Many people don’t know the story of Josephine Bakhita, but it’s one that should be told and retold. Born in 1869, she was captured by slave traders at the age of nine, and would never see her family again. One particular torture stands out in a list of horrors. Pinned to the ground, Josephine was cut with a razor in over sixty places. Salt was rubbed into the cuts to prevent healing and leave more visible scars, which increased the profits to slave masters when they were sold. She was then left on a mat for three months, without any care. Her only comment? “I thought I would die.”
Fortunately, she was later sold in the Khartoum market to an Italian diplomatic family, and accompanied their child to school in Italy. Learning the Christian religion there changed her life dramatically. When the family ordered her to return with them to Africa, she refused. It caused an international crisis, but she remained adamant: “I can’t risk losing God.” Finally, she remained, free because slavery was illegal in Italy.
The former slave continued to marvel she was a daughter of God, and eventually became a sister, where she served the community as cook, seamstress and doorkeeper. To children who’d never met an African, she reassured, “I’m made of chocolate!” Steadfastly, she endured two world wars, humbly and faithfully warming plates in winter to make sure her dishes arrived hot and tasty. Her attitude toward her captors was, “Poor things! They did not know God.” “Survivor” is a term glibly tossed around on reality TV shows, but Bakhita gives the words new meaning—and redefines forgiveness.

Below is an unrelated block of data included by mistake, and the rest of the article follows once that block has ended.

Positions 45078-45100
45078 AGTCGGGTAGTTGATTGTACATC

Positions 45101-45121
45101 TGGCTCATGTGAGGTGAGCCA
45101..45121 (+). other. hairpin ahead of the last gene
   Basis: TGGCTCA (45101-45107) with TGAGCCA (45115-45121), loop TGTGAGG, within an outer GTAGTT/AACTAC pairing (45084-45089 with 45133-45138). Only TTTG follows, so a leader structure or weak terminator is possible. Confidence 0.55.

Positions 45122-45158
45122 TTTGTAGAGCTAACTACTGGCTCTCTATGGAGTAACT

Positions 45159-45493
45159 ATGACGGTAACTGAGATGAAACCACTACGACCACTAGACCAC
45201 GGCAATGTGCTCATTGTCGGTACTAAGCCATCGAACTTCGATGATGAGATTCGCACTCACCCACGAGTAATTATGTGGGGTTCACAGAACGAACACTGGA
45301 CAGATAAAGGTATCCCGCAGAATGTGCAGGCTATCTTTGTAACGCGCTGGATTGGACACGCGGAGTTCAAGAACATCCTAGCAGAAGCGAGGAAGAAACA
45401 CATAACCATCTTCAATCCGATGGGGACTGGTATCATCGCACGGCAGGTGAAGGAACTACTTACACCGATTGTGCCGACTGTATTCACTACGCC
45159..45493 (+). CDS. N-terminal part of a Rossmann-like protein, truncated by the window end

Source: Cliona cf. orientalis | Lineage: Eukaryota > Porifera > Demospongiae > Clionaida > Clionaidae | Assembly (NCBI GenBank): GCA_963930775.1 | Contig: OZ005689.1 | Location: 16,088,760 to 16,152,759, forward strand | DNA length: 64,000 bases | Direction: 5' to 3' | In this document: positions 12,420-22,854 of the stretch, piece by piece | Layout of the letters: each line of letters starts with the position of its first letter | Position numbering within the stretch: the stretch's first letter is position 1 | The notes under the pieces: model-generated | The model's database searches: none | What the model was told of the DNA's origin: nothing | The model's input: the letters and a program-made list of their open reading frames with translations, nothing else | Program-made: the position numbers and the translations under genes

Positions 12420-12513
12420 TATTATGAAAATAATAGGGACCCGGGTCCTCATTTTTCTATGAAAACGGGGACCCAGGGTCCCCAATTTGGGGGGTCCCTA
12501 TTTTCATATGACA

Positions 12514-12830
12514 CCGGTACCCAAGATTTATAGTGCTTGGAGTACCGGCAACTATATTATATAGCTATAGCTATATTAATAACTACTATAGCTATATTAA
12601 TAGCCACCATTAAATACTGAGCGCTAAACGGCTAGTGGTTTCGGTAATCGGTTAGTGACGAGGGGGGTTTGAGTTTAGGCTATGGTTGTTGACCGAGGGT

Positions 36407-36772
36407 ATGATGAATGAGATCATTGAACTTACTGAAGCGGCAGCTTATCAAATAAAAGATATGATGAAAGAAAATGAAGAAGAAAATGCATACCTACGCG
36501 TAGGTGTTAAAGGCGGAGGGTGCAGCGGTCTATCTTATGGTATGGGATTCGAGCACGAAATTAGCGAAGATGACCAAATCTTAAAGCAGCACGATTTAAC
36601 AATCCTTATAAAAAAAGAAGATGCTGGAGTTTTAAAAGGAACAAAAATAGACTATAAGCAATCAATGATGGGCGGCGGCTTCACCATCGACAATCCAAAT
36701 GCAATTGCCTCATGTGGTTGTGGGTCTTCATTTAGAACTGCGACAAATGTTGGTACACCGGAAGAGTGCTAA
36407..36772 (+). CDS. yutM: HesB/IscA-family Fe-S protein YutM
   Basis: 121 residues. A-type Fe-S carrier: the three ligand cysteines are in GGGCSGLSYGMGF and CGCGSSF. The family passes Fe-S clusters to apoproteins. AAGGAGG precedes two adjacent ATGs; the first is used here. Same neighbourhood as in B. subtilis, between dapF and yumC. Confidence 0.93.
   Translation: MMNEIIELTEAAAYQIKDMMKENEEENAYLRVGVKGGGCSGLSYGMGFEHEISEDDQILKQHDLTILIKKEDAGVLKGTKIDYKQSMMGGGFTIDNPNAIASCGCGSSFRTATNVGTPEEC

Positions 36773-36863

Appropriately the patron saint for victims of human trafficking, Bakhita’s feast offers the opportunity to publicize the hot line: 1-888-373-7888, National Human Trafficking Resource Center. Anyone who suspects something amiss can be as heroic as the woman who tried to look out the window of her flight as it descended. Instead, she was shocked to see a text conversation on another passenger’s phone that alarmed her. In large print, a man was arranging videos of sex acts with two children aged 5 and 7. Quickly and discreetly snapping photos, the concerned passenger then alerted the flight attendant, who confirmed that airlines were actively engaged in combating sex trafficking. She in turn arranged to have the police and FBI meet the flight; they probed and subsequently arrested the sender and recipient of the texts. Detectives freed the children and prevented further harm. Bakhita would be proud.
Retreat led by Kathy Coffey: “Those Feisty Gospel Women”
San Damiano Center, 710 Highland Dr., Danville, CA (925)-837-9141
www.sandamiano.org March 27-29, 2020